Finally, Dovalina has raised two additional claims in his brief to this court. Neither has any merit. First, Dovalina seeks to credit against his federal sentence the time when he was in state custody pending trial on the state charge. As a general rule, the Attorney General is not required to give credit toward a federal sentence for time spent by a prisoner serving the sentence imposed by another jurisdiction for an unrelated offense. Shaw v. Smith, 680 F.2d 1104, 1106 (5th Cir. 1982) (collecting cases). Credit for state incarceration is given pursuant to 18 U.S.C. § 3568 only when it "was exclusively the product of such action by federal law-enforcement officials as to justify treating the state jail as the practical equivalent of a federal one." Id. (quoting Ballard v. Blackwell, 449 F.2d 868, 869 (5th Cir. 1971)). If Dovalina's release on state bail while his state charges were pending had been prevented solely because of a federal detainer, he would be entitled to credit toward his federal sentence, provided he was not given credit on his state sentence for that time. Id.; Vignera v. United States, 455 F.2d 637, 638 (5th Cir. 1972). "Moreover, the burden is on the petitioner to show that this is the case." Shaw, 680 F.2d at 1106. Dovalina has not alleged that the state denied him credit for his presentence jail time. Furthermore, the record shows that Dovalina's attempted murder charge was nonbailable; he also was the subject of pending charges of delivery of heroin, aggravated robbery, and auto theft, on which high bail was set. Thus, Dovalina has not met his burden to show any facts that would entitle him to credit for state time served.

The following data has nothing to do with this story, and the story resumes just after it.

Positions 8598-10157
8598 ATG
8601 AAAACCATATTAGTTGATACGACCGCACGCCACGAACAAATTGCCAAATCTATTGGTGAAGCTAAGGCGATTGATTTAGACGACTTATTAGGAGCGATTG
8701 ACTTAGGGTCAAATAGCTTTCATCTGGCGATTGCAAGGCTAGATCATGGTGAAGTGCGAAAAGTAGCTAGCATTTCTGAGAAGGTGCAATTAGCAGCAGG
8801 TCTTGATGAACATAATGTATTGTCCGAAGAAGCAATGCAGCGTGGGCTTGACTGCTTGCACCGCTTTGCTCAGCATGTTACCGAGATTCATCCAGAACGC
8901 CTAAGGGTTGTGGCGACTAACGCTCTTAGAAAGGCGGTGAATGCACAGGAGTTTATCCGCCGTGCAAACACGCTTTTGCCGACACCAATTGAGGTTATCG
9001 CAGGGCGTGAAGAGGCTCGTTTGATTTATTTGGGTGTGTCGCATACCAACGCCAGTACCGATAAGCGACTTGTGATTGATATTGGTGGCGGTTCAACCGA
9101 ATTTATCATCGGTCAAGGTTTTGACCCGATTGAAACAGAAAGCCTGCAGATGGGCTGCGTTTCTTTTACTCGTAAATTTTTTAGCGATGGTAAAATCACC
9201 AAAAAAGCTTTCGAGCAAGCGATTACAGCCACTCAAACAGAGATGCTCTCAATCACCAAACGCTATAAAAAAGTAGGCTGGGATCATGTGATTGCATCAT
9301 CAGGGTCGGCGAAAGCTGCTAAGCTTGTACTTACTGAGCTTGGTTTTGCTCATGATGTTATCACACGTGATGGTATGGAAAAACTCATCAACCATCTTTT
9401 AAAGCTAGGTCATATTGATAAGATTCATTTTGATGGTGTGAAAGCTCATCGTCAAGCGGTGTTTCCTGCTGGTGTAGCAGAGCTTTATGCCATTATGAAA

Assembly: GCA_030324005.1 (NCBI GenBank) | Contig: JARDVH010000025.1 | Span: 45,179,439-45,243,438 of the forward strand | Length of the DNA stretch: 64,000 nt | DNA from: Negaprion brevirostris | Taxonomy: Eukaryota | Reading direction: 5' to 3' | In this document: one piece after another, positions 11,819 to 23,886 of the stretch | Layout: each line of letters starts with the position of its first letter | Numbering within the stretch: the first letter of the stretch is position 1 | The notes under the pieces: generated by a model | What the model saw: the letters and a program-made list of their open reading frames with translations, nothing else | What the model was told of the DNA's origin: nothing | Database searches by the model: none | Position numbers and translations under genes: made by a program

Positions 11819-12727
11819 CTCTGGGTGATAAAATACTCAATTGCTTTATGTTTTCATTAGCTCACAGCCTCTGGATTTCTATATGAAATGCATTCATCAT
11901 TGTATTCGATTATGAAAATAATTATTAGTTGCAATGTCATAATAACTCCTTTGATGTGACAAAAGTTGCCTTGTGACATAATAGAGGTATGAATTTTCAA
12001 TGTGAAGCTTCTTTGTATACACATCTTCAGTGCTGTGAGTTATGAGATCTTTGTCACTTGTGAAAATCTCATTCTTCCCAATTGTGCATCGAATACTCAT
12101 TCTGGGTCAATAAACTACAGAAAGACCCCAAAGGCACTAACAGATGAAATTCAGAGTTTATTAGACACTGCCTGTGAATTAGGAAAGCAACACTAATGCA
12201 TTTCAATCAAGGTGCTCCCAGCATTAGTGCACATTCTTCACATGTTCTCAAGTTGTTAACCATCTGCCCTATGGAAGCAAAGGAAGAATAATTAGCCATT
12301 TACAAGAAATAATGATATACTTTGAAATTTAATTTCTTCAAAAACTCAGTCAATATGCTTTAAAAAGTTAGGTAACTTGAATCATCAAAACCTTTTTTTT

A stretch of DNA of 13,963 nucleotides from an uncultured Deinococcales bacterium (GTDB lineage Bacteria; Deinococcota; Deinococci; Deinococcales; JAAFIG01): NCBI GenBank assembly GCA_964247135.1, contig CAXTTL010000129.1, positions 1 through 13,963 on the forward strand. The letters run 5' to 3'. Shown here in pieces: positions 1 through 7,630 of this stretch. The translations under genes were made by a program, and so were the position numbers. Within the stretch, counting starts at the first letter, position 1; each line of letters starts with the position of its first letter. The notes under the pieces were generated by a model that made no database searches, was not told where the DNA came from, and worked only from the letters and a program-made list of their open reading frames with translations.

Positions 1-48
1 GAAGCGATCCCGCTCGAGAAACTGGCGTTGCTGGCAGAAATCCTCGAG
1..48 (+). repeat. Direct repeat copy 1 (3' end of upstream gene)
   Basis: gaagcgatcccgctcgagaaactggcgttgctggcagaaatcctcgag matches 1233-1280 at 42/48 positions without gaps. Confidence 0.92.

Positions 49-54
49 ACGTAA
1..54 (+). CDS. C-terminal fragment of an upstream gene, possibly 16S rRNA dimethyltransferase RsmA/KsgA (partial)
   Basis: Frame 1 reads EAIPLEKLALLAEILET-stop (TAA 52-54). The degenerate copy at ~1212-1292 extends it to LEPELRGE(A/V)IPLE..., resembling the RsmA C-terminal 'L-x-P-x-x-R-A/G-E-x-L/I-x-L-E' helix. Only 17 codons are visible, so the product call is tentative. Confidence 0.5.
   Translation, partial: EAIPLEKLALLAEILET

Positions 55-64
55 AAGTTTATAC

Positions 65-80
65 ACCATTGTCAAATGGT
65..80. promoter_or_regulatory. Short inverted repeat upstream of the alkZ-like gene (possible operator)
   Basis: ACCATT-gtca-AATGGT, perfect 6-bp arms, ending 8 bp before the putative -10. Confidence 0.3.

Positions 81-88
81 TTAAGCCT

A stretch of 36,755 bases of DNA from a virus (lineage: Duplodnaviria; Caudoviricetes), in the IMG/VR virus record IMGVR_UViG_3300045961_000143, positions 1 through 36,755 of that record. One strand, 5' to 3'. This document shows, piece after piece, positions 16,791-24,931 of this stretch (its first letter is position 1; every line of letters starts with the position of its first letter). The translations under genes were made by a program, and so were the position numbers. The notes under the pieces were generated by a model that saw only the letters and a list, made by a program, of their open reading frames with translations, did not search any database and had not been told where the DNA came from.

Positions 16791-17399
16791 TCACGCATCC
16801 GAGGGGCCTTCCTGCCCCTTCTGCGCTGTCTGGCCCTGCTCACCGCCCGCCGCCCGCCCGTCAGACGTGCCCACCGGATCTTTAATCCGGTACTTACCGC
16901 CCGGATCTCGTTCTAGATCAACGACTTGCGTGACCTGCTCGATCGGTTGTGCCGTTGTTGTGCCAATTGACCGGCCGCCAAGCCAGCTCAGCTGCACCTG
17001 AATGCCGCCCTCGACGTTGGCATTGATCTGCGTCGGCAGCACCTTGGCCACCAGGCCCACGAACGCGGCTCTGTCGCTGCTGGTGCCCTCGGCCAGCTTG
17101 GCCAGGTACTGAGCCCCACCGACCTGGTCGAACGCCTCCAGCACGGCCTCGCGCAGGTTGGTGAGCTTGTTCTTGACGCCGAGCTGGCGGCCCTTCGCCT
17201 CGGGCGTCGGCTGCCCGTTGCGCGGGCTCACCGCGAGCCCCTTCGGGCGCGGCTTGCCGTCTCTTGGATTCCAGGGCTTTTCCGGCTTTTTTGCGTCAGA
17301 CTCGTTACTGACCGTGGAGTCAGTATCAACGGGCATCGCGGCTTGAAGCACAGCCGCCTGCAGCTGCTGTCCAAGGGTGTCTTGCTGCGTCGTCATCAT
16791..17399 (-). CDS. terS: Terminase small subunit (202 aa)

Last, Dovalina contends that he should receive credit toward his federal sentence for the time he was on federal bond pending appeal. There is no such right. Cerrella v. Hanberry, 650 F.2d 606, 606-07 (5th Cir.), cert. denied, 454 U.S. 1034, 102 S.Ct. 573, 70 L.Ed.2d 478 (1981); Cochran v. United States, 489 F.2d 691, 692-93 (5th Cir. 1974).

For the foregoing reasons, the district court's judgment dismissing Dovalina's § 2255 motion is


Summaries of

United States v. Dovalina

United States Court of Appeals, Fifth Circuit
Aug 12, 1983
711 F.2d 737 (5th Cir. 1983)

stating that the Constitution affords no right to have state and federal sentences run concurrently

Summary of this case from Grimes v. Zook

relying on § 3568 to hold that federal sentence did not begin to run as of time petitioner's conviction became final or his appeal bond was revoked

Summary of this case from Fournier v. Wendt

observing that there is no constitutional right to concurrent sentences

Summary of this case from Russo v. Johnson
Case details for

United States v. Dovalina

Case Details


Court:United States Court of Appeals, Fifth Circuit

Date published: Aug 12, 1983


711 F.2d 737 (5th Cir. 1983)

Citing Cases

Whitehurst v. Burks

Because it is undisputed that the federal sentencing court ordered Whitehurst's federal sentence to run…

U.S. v. RONE

" See, e.g., Johnson v. Wise, 2010 WL 3306920, *6 (S.D. Ala. Jul. 13, 2010) (citing Moody v. Daggett, 429…